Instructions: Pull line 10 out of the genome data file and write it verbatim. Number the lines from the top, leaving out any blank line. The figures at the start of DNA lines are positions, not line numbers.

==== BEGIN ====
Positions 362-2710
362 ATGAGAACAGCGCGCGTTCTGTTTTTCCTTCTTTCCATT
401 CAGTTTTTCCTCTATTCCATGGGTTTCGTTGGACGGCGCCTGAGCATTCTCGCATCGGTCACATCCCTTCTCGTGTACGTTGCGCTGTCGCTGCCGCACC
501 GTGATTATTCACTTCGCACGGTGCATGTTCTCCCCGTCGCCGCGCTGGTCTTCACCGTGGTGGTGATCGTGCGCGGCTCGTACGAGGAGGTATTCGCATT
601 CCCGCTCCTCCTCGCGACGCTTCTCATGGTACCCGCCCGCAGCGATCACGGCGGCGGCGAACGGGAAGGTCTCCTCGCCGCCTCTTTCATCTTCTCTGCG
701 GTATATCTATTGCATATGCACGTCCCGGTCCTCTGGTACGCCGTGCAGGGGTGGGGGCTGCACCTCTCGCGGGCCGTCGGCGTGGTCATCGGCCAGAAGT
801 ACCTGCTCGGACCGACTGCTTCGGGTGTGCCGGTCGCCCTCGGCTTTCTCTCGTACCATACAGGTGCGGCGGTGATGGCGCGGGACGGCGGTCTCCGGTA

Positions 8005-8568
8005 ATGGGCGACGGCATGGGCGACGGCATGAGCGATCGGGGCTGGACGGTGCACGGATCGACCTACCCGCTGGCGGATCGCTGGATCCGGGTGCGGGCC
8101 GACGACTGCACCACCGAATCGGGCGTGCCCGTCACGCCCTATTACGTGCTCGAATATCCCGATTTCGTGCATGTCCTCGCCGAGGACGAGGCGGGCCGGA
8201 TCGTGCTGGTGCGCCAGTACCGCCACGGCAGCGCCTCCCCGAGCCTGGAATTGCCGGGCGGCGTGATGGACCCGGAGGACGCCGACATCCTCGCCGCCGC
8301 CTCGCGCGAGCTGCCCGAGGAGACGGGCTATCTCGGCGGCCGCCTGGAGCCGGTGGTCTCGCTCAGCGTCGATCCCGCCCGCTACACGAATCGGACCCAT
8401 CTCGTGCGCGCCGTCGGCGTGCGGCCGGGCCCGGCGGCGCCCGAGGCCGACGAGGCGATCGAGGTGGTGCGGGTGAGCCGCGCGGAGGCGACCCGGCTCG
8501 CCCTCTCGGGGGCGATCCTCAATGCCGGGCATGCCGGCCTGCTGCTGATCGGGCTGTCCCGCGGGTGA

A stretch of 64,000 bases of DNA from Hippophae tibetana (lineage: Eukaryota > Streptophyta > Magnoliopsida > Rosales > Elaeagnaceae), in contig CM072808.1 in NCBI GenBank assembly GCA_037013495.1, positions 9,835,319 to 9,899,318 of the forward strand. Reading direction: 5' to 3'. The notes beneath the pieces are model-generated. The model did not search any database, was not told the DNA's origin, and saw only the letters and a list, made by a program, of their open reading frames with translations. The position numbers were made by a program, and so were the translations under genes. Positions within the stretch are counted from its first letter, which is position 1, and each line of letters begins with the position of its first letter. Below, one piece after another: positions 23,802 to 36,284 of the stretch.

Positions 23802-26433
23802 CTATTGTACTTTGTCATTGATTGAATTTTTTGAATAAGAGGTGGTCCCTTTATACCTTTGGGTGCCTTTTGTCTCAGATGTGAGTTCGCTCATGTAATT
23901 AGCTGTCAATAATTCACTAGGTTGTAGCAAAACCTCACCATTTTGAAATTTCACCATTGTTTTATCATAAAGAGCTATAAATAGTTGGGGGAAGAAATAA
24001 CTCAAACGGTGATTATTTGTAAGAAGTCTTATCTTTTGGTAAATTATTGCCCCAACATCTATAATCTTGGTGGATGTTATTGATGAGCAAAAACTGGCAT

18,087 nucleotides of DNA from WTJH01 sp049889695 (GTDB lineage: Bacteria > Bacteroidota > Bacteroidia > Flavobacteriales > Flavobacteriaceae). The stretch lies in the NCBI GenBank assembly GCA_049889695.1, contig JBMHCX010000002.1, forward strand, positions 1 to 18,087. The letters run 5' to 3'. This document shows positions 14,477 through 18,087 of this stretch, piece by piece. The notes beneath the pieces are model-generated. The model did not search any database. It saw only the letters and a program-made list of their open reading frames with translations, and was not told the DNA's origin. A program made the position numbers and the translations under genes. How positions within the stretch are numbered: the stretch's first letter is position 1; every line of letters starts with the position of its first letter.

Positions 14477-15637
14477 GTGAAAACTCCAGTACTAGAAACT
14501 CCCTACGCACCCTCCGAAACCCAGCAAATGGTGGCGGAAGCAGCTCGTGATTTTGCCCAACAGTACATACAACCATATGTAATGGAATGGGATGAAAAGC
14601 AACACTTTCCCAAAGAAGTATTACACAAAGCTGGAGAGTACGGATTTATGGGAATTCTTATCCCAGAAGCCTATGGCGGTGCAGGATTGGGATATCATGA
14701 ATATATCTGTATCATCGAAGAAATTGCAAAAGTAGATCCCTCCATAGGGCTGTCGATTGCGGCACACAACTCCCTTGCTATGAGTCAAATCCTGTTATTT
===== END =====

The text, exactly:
8101 GACGACTGCACCACCGAATCGGGCGTGCCCGTCACGCCCTATTACGTGCTCGAATATCCCGATTTCGTGCATGTCCTCGCCGAGGACGAGGCGGGCCGGA